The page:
Whilst the current evidence suggests that the school may be an important influence on activity levels, the cross-sectional nature of many studies is a limitation. Previous studies found a decline of physical activity as children get older, continuing into adolescence and adulthood [9,16,17]. However it is not known what factors are associated with this decline and hence how to prevent it. Few studies have been undertaken that attempt to identify potential environmental determinants of changes of physical activity in children, and none have had a specific focus on the role of the school [18]. This is despite the fact that there is some evidence of the potential of school based interventions to increase physical activity in children and adolescents [19]. Successful interventions have included the redesign of school grounds, and the provision of additional play equipment and lessons to promote healthy behaviours [19-21]. These studies highlight the potentially important role schools may play in changing physical activity, as well as their untested potential in preventing declines in the first place.

With the growing evidence for associations between the school environment and physical activity, it is timely to consider how observed changes in physical activity in child cohorts may be associated with school-related factors. Therefore, the aim of this study was to build upon our previous cross-sectional work examining the school-level correlates of physical activity in SPEEDY [15] by investigating the relationship between school policy and environment-related factors, and 1 year changes in objectively measured school time physical activity in 9- to 10-year-old British children.

Methods

Study design & sample

SPEEDY was set up to identify determinants of physical activity and dietary habits in 9–10 year old (school Year 5) British school children in the county of Norfolk, United Kingdom. Ethical approval for the study was obtained from the University of East Anglia research ethics committee. A detailed overview of the study methods and sampling are described elsewhere [22]. Briefly, after purposively sampling schools to achieve urban–rural heterogeneity, 92 schools were recruited from 157 initially approached. Each school was visited and information packs were distributed to 3619 eligible children, resulting in 2064 children (57% of the eligible sample) participating in baseline measurement between April and July 2007. Follow-up was undertaken between April and July 2008, whereby information sheets and consent forms were mailed to all 2064 children. An accelerometer and instruction sheets were mailed to those who consented to participate in follow-up.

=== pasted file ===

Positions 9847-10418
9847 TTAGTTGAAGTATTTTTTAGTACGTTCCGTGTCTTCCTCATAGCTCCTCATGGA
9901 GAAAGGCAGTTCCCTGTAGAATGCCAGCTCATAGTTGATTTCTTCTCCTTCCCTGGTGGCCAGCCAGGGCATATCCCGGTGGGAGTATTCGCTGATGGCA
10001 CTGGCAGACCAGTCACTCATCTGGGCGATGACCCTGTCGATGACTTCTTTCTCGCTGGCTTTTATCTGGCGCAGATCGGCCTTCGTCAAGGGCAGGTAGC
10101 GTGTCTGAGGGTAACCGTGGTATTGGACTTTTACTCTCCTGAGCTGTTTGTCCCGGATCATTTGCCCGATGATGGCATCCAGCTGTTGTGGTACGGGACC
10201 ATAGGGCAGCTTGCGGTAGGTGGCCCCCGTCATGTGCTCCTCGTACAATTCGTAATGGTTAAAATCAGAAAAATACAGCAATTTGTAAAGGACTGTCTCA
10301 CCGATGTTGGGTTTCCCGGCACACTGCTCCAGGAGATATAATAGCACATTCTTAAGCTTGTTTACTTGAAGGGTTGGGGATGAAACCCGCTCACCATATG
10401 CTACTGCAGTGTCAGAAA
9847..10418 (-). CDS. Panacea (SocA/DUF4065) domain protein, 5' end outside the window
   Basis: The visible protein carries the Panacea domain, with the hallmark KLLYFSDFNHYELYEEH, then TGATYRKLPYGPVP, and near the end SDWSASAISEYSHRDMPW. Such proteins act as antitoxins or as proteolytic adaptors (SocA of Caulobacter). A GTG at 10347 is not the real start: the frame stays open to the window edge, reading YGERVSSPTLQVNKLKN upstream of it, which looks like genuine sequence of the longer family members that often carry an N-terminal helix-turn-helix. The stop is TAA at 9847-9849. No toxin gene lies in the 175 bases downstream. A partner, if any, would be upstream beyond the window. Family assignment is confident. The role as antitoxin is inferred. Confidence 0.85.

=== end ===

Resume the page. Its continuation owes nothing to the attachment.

Physical activity

Physical activity was measured at both baseline and follow-up using an Actigraph accelerometer (model GT1M [Actipraph, Pensacola, FL]). At baseline the Actigraphs were fitted on the children at school, whilst at follow-up they were sent to the children by post. Children received wearing instructions and were asked to wear the monitors during waking hours for 7 days except when bathing, showering and swimming. The monitors were set to store activity data at 5-second intervals. A bespoke programme (MAHUffe [Medical Research Council Epidemiology Unit, Cambridge, United Kingdom]) was used for processing activity data. The outcome variables recorded were minutes of sedentary time (≤100 counts/minute), moderate activity (2000–3999 counts/minute), and vigorous activity (>4000 counts/min) [23,24] on weekdays between 8am and 4pm (school and travel time). Periods of ≥ 10 minutes of zero activity were classed as non-wear time. Days with <500 minutes of recording, and participants with <3 days out of 7 of recording for baseline, follow-up, or both were excluded. These exclusion criteria have been previously found to improve the reliability of estimates of children’s physical activity [25].

Biological & demographic factors

At baseline, children self-reported their date of birth and age was subsequently calculated using the measurement date. Also at baseline, child height and weight was measured by trained researchers visiting each school. Weight was measured to the nearest 0.1 kilogram using a non-segmental bio impedance scale (Tanita type TBF-300A). Portable Leicester height measures were used to measure height to the nearest millimetre. From this, Body Mass Index (BMI) was calculated. In terms of demographic covariates, parents self-reported level of education and reported ethnicity were obtained from a questionnaire survey.

School environment

In order to inform sampling, general school information was provided by Norfolk County Council. This included whether schools participated in the Healthy Norfolk Schools (health education) programme, as well as the number of pupils in the study’s target year group (the number of pupils in Year 4 during the 2005–2006 academic year who would be in Year 5 during data collection). Based on the school postcode (zipcode), an urban/rural classification was determined using the four population density profiles of Bibby and Shepherd’s classification of rurality [26].